Turkish authorities fear that three deadly bomb attacks in Kirkuk and Tuz Khurmatu in the past month aim to further fuel the tensions between Iraqi Arabs and Kurds and push the country into chaos and disruption, creating a new source of instability at Turkey’s doorstep.
The Turkish Foreign Ministry was quick to strongly condemn the latest bomb attack on the police headquarters in Kirkuk on Feb. 3, which left 36 dead and 105 wounded, saying, “The instigators of these attacks aim to create friction among the Iraqi people in Kirkuk and Tuz Khurmatu, where different ethnic and religious groups live. We believe the Iraqi people will stand firm against these dark scenerios in Iraq.”
In a concilitary tone intended to ease Ankara’s chilly relations with Iraqi Prime Minister Nouri al-Maliki, the Foreign Ministry statement called Iraq “a friend and ally” and offered to “provide all kinds of support healing the wounds caused by terrorism.”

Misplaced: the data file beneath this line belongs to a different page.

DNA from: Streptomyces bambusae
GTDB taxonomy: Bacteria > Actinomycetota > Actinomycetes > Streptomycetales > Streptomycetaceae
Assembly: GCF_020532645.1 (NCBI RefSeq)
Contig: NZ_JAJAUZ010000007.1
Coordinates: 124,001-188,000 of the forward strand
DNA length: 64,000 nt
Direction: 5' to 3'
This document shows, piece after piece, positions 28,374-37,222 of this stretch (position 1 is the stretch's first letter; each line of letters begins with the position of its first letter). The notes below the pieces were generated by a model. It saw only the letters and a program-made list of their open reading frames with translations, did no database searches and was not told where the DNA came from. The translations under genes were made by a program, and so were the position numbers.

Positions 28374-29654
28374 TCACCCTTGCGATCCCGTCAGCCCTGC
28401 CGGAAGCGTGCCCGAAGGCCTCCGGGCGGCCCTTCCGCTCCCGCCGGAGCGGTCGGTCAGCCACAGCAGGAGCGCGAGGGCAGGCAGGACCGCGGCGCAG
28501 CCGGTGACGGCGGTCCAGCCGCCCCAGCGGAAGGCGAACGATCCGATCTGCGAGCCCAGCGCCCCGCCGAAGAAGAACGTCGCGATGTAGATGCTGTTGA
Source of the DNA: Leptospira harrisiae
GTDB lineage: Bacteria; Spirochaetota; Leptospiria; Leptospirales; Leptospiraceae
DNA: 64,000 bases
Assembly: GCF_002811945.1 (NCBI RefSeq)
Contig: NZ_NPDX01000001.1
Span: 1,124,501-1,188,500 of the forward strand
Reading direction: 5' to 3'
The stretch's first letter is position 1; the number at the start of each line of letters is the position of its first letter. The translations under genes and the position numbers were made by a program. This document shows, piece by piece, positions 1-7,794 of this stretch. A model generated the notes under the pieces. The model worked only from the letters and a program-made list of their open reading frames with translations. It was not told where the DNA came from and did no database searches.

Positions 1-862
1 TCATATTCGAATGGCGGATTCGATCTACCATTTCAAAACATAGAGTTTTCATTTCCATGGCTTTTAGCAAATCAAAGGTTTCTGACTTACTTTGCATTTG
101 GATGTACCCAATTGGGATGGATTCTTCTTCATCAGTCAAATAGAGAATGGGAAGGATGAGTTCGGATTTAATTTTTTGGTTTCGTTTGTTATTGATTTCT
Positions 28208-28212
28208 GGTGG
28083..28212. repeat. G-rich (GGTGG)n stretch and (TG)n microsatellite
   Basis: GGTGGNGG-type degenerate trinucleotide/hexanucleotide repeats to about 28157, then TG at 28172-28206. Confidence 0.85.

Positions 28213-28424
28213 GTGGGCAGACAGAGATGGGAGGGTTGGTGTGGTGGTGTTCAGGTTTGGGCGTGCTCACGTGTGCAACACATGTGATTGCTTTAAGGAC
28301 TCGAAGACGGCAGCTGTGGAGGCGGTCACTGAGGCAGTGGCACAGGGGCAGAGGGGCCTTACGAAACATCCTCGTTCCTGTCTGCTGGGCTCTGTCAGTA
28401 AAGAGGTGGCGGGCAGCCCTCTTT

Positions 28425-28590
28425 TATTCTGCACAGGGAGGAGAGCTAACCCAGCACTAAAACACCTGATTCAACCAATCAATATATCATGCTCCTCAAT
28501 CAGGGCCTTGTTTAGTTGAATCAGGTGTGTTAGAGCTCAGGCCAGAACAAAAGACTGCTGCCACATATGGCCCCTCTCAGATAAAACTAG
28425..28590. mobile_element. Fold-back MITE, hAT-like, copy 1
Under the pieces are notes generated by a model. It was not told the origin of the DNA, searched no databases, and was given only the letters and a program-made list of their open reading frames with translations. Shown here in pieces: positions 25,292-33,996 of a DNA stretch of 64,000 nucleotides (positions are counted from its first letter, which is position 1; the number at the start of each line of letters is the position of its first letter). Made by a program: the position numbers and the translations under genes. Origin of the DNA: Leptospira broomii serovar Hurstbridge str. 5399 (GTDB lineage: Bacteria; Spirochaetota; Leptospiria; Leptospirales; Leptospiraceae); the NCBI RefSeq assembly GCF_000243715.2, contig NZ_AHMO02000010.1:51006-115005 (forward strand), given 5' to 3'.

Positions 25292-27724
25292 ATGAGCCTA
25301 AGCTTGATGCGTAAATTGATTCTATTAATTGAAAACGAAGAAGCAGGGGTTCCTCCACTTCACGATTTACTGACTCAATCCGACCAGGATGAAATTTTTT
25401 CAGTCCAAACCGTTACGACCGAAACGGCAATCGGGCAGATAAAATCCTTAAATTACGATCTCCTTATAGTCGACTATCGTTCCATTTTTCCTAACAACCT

Al-Monitor learned that Turkish authorities informed their Iraqi Arab and Kurdish counterparts that Turkey is willing to ship those wounded in the Kirkuk attack toTurkish hospitals for treatment.
A double bomb attack in Kirkuk on Jan. 16 left 33 dead while soon after, a suicide bomber in nearby Tuz Khurmatu wrecked havoc and killed 42 people, mostly Shiite Turkmens, when he attacked a funeral procession. Some of the wounded Turkmens were brought to Turkey for treatment.
Meanwhile, Turkish Foreign Minister Ahmet Davutoglu met with Iraqi Kurdish leader Massoud Barzani in Davos, Switzerland on Jan. 23, where he voiced fear that the Turkmens of Iraq, regarded as the relatives of the Turks, have been caught in the crossfire in the conflict between Kurds and Arabs in Northern Iraq.